Your Cart is empty
The idea, so commonplace now, of putting on gigs to raise money for local causes really got going in the late 60s. This one held in San Francisco at California Hall on Polk Street (long a gathering place for people who didn’t fit the mainstream) was a benefit for Haight-Ashbury Karmic Ball Fund and the Church of ONE. Far out man. Who doesn’t love a Karmic Ball?
The Haight-Ashbury Karmic Bail Fund provided financial bail assistance primarily for those arrested under the marijuana and LSD possession laws. How cool. They’d send someone with a fistful of green to spring you from chokey.
The Church of ONE (the capitals are important, I think) wanted to buy damaged (dunno what that means in this context) rural land in order to provide a free facility for people to relearn to live on and under the human relationship to the earth in the manner of the original inhabitants. That all seems very ahead of its time.
I can’t find any references to this Church of ONE and they don’t seem to have existed for long. Maybe only one person belonged to it!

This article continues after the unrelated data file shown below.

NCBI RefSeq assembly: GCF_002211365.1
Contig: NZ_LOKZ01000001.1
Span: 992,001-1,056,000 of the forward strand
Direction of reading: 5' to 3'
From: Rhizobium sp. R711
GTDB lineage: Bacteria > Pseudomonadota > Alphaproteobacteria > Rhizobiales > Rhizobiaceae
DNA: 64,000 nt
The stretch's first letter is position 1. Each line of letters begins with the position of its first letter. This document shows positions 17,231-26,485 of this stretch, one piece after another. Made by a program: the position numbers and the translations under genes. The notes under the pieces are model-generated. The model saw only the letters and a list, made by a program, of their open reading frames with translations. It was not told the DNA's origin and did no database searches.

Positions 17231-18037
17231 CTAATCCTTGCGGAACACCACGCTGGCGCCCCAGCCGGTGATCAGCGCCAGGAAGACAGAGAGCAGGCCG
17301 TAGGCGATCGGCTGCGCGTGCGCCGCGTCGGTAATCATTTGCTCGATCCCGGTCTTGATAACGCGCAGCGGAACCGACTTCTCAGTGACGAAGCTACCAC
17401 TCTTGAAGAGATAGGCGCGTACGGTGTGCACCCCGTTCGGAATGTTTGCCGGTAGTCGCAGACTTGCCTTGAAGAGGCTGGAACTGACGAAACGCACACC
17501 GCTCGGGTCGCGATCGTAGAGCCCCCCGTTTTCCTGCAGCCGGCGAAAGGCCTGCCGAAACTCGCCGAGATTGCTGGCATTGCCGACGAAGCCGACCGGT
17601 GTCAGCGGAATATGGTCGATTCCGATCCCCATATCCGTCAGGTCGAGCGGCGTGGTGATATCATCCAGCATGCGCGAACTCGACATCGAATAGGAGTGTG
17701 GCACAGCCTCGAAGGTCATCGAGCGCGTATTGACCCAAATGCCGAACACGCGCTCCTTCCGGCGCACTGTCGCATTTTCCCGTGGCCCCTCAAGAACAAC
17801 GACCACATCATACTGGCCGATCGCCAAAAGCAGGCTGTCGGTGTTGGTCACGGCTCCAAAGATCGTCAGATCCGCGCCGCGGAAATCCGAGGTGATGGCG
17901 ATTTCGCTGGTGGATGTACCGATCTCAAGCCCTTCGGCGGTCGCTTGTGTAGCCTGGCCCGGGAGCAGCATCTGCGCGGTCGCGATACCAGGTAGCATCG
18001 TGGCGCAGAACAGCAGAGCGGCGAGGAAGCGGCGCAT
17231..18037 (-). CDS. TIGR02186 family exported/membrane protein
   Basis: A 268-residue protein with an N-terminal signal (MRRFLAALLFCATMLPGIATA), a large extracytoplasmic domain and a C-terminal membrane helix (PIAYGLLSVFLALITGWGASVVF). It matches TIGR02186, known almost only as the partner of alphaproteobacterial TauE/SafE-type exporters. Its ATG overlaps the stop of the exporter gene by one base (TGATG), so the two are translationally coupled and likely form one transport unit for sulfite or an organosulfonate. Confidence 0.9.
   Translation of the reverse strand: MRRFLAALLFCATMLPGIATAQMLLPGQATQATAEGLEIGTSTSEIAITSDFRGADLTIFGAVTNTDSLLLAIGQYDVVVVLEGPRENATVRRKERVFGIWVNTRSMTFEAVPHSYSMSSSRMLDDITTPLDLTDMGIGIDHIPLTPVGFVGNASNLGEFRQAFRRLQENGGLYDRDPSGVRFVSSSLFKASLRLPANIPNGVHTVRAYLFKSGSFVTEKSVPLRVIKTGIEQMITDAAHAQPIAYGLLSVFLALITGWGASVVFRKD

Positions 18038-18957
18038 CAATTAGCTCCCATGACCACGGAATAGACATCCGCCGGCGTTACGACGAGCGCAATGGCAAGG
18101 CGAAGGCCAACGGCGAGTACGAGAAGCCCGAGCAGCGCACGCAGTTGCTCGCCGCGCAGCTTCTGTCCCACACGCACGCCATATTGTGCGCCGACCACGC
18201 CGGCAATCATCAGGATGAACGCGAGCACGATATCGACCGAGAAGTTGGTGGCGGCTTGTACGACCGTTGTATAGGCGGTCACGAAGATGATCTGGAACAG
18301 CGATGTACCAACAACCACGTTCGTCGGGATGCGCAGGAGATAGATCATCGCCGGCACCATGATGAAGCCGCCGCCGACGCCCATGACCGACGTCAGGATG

But anyway, these were the sort of organisations that had noble, forward-thinking notions at their core. Good intentions, if a little naive by our modern cynical standards. You’ve gotta dig ‘em. They were fighting for ways to live that didn’t fit the plastic world we were brought up to think of as normal, decent and good.
The bands that played were all local outfits, the most well-known of which The Loading Zone, regulars on the west coast scene from 66 - 71. It also featured an out called The Orkustra who claimed to be the first psychedelic electric symphony orchestra. They were originally known as "The Electric Chamber Orchestra".
The band, who counted Bobby Beausoleil amongst their number, existed a little more than a year before splitting in the summer of 1967. Beausoleil soon became one of Manson’s murderous cult and is still in jail now aged 73 for the appalling murder of Gary Hinman.
However, David LaFlamme was also in the band and went on to more beautiful things, forming It’s A Beautiful Day and creating some of the most definitive west coast music of the era, especially on their first two albums.